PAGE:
Showing pictures of First Lady Michelle Obama, a champion of a national nutrition and exercise campaign called Let’s Move, Maher opined, “If seeing this nice lady on TV saying she likes the movies, or nutrition, or exercise fills you with rage, get help.”

Maher further correctly noted, “Big portions, conservative; knowing where your food came from, liberal.” In short, Maher said what few in the public health profession are saying or have the courage to say—that a deep schism exists in the public space that taints and will continue to taint all efforts to tackle some of this country’s biggest health problems.

These include the obesity epidemic and the threat posed to our healthcare system and our national health by chronic disease.

Ever a political lightning rod who is ready to fan conservative flames, former half-term Alaska Gov. Sarah Palin used her speaking appearance  at the 40th annual Conservative Political Action Committee (CPAC) conference on March 16, to lambaste New York City Mayor Michael Bloomberg’s efforts to tackle obesity by limiting the size of sugary-sweetened beverages. Bloomberg’s New York City law to limit the serving size of such drinks to just 16 ounces was  overturned by a New York State Judge on March 11.

This perfectly framedAP file photo from March 16 shows Palin's eager embrace of red-meat politics that seeks to prevent small measures to address the proliferation of obesity in the United States.
This perfectly framed AP file photo from March 16 shows half-term former Alaska Gov. Sarah Palin’s eager embrace of red-meat politics that seeks to prevent small measures to address the proliferation of obesity in the United States.

Completely ignoring the obesity crisis that is afflicting her own former state and the country, where two-thirds of all residents are obese or overweight, Palin slurped soda from a 7-11 Big Gulp. The theatrics, all perfectly inline with Palin’s anti-government theology, again proved Maher’s point about the politicization of even micro efforts by some local elected officials to address the public health threats facing the country. (Side note, Palin briefly was governor when I lived in Alaska, and I saw her at health promotion events like community runs–an action that she likely would brand as “liberal” today.)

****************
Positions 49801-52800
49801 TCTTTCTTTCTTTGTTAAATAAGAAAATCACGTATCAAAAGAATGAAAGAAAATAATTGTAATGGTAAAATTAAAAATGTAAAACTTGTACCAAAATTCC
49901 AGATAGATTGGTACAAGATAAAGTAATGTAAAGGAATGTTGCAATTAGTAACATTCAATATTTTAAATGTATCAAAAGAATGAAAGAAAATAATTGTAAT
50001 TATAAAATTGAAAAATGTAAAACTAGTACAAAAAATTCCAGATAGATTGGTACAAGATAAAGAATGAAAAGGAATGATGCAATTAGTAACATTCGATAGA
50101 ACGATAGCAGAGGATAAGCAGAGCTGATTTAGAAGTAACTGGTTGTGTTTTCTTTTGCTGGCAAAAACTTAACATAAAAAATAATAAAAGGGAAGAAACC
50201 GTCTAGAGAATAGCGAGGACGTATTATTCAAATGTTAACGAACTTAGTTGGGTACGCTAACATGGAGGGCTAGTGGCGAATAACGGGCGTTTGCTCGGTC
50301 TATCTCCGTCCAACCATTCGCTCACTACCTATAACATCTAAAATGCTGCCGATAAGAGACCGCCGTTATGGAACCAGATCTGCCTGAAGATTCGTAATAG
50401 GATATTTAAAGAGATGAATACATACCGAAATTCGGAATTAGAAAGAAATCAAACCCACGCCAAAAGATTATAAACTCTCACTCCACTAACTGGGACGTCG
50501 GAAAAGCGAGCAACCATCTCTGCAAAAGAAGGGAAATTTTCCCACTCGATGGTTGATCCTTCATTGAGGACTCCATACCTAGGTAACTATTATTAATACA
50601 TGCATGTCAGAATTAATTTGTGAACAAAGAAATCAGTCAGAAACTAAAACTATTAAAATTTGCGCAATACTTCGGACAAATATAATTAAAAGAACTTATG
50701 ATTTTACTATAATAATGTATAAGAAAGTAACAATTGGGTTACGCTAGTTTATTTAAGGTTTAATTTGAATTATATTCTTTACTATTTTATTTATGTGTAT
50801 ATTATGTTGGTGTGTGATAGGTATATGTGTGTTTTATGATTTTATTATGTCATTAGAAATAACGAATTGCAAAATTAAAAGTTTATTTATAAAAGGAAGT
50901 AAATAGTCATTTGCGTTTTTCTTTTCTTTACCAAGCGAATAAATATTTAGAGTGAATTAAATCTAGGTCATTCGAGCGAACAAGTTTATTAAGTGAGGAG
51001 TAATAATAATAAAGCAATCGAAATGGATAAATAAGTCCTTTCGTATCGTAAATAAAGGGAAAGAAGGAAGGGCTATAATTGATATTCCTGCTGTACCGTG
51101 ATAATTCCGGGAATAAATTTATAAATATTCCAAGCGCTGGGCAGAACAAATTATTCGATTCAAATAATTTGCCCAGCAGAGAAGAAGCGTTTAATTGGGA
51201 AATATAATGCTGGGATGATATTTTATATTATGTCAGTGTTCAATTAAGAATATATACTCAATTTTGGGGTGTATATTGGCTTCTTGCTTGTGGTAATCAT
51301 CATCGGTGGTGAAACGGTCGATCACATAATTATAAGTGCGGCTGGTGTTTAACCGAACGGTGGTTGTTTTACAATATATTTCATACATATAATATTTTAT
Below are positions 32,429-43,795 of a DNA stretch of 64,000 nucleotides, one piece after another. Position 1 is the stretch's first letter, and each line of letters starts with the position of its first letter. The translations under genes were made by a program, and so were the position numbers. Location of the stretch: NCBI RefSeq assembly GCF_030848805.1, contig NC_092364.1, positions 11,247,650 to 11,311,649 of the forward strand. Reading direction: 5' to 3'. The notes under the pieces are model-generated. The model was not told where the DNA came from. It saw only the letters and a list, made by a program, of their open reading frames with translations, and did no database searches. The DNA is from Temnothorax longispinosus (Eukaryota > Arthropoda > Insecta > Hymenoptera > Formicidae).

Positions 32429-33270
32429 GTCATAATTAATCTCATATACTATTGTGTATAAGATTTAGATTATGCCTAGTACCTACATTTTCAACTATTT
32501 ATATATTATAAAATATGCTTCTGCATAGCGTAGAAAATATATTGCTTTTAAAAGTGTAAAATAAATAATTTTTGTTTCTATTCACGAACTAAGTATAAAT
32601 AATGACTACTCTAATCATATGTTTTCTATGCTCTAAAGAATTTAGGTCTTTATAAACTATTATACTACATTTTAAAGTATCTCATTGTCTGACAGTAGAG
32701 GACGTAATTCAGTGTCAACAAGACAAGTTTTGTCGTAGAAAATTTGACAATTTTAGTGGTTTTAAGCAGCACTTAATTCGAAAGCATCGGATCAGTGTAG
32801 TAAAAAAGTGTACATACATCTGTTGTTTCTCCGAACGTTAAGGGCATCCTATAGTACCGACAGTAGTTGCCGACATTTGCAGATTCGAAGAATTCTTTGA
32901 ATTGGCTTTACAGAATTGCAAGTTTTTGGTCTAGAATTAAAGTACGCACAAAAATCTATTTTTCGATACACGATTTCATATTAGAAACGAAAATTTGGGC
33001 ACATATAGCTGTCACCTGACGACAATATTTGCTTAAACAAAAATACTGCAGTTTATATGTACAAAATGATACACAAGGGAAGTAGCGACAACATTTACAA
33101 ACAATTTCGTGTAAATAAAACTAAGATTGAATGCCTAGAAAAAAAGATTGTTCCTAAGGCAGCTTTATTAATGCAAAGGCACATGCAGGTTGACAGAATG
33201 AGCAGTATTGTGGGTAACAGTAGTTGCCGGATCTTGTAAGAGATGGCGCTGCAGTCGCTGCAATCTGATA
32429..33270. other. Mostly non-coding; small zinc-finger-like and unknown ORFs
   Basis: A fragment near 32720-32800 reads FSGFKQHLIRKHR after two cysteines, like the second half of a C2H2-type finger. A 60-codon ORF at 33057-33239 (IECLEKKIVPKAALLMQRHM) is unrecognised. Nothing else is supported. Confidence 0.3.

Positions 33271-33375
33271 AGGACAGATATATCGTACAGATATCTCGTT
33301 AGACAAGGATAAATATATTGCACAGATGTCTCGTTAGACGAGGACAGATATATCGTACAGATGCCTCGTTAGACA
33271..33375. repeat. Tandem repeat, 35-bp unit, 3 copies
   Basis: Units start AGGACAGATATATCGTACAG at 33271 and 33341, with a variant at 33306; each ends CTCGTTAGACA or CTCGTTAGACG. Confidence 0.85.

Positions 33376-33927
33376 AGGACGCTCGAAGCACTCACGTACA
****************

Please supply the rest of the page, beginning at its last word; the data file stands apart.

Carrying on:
Whenever I would engage Puget Sound area public health officials during my two years of study at the University of Washington School of Public Health (2010-’12), I always asked, how can you prevent the public perception that efforts to promote healthy activity and nutrition are not perceived by conservative voters and Republican elected officials as part of a liberal, activist agenda. I never got a good answer, mainly because I do not believe those officials had an answer. I did not draw any great wisdom from my faculty or UW SPH peers either.

Some wonkish types have tried to investigate this issue in “philosophical terms,” along traditional axes of egalitarianism/choice minded conservatism against regulation-minded “big government” liberalism. One 2005 article on responsibility in health care choices argued, “Holding individuals accountable for their choices in the context of health care is, however, controversial.” There may be some truth to this, but I discount the “core political values” explanation as a way of understanding the politicization of public health initiatives.

Perhaps the biggest fight  in the U.S. political system today is over tax policy and the future of major social/medical programs—Social Security, Medicare, Medicaid—that provide the true underpinning to the public wellness of our country. This is, at its core, is vicious political battle that will shape the public health of the country unlike any action taken by any regulatory or health agency of the U.S. government.